Commentary by Susan Brinkmann, OCDS
Officials are now investigating the health of 30 children who were born more than a decade ago via a controversial process that has since been banned because it relied on using genes from three “parents”.
The Daily Mail is reporting on a new investigation by The Institute for Reproductive Medicine and Science at Saint Barnabas Medical Center in New Jersey where a procedure known as cytoplasmic transfer was used on women more than a decade ago. The procedure involved injecting a donor’s mitochondrial DNA into the mother’s fertilized egg to boost the egg’s health. This resulted in creating children who carried the DNA of three parents – that of the donor, the recipient, and the father.
However, no one really knows how this kind of genetic tampering will impact the long-term health of children, which was why the process was eventually banned in the U.S. The Center is now launching an investigation into it’s long-term effects.
One case involves Sharon Saarinen of West Bloomfield, Michigan, who underwent the treatment in 2000 when she was 36 years old and after four failed IVF attempts.
The procedure was a success and Saarinen conceived a daughter, Alana, who is now a seemingly healthy 13 year-old.
“I think it was the only thing that helped me. If there were risks, it didn’t matter. I wanted a child too much at that point,” Mrs Saarinen told The Independent. “It was definitely the right thing to do.”
Although Alana has not yet been tested, some of the 30 three-parent children conceived worldwide were found to have retained a third DNA. What kind of health risks this presents remains an open question.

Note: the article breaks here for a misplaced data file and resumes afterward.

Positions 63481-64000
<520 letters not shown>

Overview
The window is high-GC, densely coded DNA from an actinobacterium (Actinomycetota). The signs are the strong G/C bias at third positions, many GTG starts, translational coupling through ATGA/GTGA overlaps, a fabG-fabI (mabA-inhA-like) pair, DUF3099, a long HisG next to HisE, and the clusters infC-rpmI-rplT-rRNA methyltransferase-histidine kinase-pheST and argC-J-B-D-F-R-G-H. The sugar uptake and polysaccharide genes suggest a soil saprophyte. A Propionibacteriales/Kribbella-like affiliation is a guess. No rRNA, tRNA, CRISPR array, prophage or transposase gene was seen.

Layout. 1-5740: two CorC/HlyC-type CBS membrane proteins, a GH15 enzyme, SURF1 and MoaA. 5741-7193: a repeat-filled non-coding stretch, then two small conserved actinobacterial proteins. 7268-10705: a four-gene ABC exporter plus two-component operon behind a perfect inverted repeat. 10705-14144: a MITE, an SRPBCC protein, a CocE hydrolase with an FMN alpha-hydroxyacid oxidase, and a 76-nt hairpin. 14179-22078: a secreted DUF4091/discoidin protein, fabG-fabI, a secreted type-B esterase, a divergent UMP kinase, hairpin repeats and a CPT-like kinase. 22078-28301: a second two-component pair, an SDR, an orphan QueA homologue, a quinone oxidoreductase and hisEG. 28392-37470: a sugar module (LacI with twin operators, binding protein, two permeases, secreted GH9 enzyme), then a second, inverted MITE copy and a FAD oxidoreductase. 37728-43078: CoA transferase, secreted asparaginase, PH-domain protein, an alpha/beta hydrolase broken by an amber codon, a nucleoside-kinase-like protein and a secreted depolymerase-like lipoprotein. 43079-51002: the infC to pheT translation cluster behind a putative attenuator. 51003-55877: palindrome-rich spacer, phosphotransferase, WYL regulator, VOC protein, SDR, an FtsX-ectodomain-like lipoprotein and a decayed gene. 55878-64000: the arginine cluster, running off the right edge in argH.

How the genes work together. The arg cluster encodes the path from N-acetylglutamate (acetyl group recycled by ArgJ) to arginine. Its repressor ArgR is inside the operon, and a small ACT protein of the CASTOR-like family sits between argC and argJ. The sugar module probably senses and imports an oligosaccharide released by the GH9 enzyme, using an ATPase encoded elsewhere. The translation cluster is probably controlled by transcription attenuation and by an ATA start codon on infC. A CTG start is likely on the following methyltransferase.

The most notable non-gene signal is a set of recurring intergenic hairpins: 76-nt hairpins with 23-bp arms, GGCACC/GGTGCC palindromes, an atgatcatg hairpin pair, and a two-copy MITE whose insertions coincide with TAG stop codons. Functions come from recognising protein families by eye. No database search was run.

One of the reasons why the Church condemns these procedures is because of the impact it has on children who have a right to know who their parents are. In this case, the children will likely never know their “third” parent.
But the fact the no one knows the health outcome of these children is even more reason to ban such procedures.
We can only imagine the thoughts that were running through Alana’s mind as she sat next to her mother during these interviews and listened to descriptions of the unnatural procedure that brought her into life. When she heard about the possible but yet unknown consequences to her health, what kind of questions ran through her mind? Most young teen girls that I know would be asking themselves questions such as: What if there’s something wrong with me that’s really bad? What if I die from it? What if I want to have children? How will that third DNA impact my chances of getting pregnant and having a healthy child?
Artificial reproductive technologies often make perfect sense to infertile parents, but when viewed through the eyes of the child, these methods too often look like the bizarre and unnatural methods they really are.
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